13. @Ikonoclast
    And Ikon, here’s one for you – I have been yelled at when riding my bike, and once when I was riding my bike in the left hand lane a hotted up car sped past me and turned left right in front of me, hitting my front wheel. No harm to me or the bike fortunately, but that kind of stuff is common.

  14. John, I believe the Queensland government looked at the rego for bikes ideas last year in a November paper called “Inquiry into Cycling Isses”.

    From page 105 onward they deal with registration. They note:

    The Committee is therefore recommending against the registration of bicycles, or the licensing of
    cyclists, in Queensland on the basis that:
    ? the registration or license fee is likely to be a disincentive to cycling with all the associated
    health and environmental benefits
    ? there is little evidence that registration would improve road safety
    ? it would not be cost efficient due to the administrative resources required
    ? most adult cyclists also own a car and pay registration and regardless, most road funding
    comes from council rates and federal taxes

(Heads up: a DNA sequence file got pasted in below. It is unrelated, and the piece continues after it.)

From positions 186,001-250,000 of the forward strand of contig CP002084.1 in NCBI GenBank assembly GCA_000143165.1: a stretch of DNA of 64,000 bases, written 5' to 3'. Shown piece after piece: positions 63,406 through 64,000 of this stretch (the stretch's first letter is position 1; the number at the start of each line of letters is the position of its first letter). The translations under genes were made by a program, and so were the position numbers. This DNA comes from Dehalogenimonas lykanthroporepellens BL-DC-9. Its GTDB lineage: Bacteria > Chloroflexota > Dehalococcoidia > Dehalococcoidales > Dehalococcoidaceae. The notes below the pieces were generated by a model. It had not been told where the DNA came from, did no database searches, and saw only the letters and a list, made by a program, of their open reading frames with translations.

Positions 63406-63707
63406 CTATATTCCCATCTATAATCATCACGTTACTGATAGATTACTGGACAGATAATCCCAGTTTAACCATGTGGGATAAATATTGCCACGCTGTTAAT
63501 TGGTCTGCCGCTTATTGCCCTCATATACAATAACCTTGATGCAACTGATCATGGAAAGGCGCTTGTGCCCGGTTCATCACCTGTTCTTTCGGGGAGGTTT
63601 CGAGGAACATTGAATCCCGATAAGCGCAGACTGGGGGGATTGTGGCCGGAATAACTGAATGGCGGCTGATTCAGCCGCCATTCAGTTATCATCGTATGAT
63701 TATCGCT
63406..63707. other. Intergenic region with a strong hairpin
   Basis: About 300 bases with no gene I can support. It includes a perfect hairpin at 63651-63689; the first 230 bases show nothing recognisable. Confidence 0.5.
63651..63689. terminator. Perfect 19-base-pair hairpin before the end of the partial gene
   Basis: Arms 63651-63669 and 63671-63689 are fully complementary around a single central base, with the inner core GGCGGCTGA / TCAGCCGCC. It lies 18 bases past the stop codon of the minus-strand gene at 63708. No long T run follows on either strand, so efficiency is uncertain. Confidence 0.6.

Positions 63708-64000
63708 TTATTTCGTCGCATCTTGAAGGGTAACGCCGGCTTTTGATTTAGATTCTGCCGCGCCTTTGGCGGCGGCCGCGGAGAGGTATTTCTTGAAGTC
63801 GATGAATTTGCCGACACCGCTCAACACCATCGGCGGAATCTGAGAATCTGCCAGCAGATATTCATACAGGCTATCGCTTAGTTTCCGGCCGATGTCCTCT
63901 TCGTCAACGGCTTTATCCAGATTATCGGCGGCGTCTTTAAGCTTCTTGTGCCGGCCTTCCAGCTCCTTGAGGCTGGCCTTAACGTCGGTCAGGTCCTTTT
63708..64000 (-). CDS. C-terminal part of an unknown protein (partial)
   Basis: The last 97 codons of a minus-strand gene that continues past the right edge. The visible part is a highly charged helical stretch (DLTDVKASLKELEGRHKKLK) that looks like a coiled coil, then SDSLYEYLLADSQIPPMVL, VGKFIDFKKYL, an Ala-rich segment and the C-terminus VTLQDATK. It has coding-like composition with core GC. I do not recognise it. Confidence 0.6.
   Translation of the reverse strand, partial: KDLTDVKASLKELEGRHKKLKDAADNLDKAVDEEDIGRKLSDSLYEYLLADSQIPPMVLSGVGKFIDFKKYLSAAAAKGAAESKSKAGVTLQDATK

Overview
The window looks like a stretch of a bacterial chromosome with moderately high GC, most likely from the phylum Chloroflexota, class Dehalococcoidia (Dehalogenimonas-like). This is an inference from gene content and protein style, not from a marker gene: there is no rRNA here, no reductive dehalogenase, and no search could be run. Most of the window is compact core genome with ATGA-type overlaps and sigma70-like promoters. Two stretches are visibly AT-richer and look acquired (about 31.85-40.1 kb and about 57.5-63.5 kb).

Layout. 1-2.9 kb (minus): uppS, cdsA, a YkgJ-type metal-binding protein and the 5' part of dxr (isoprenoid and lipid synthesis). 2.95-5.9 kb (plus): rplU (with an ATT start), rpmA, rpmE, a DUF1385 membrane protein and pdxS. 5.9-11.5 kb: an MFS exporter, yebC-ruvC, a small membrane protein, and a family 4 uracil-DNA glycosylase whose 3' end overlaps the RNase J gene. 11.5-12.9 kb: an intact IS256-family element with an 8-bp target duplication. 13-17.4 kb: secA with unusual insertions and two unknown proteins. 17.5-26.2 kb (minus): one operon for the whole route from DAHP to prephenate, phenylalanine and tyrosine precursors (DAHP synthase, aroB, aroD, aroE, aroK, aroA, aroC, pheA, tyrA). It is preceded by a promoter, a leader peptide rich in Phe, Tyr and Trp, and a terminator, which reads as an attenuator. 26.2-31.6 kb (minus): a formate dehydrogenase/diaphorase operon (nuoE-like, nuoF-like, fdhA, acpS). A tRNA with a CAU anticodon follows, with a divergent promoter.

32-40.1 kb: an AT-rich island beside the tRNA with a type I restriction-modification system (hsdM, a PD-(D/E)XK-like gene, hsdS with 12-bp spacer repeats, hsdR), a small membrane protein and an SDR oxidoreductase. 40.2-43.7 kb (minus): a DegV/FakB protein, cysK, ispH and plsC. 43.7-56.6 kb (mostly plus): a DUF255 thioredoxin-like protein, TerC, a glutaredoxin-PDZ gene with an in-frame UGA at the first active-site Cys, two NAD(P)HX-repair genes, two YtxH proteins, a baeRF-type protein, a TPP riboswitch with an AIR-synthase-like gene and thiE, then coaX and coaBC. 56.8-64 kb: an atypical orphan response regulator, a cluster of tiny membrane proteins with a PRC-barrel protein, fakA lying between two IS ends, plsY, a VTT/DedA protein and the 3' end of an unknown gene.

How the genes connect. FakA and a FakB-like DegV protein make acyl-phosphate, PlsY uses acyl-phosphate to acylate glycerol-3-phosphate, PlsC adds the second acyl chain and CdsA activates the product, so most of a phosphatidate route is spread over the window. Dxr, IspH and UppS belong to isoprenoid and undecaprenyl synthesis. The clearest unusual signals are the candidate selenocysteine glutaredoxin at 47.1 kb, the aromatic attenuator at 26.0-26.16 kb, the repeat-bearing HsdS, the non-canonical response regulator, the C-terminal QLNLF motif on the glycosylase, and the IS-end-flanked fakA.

I think that pretty much sums up why registration for cyclists won’t get off the ground.

    And anyway, even if rego does come in, isn’t rego based off the weight of a vehicle? The registration cost for a bike would be small if that is the case, and then they’d have to raise the rego cost for all vehicles to cover the administration of running a bike rego scheme.

  15. I would like to say that for many children being able to ride a bicycle increases their safety as it helps them to put distance between themselves and their care givers. A child who can get to their grandmother’s place under their own steam is a lot better off and has a greater sense of autonomy than one that can not. Saving kids lives by keeping them off the roads might also kill kids. We need to increase their safety, both physical and mental, inside their homes before we can trap them there.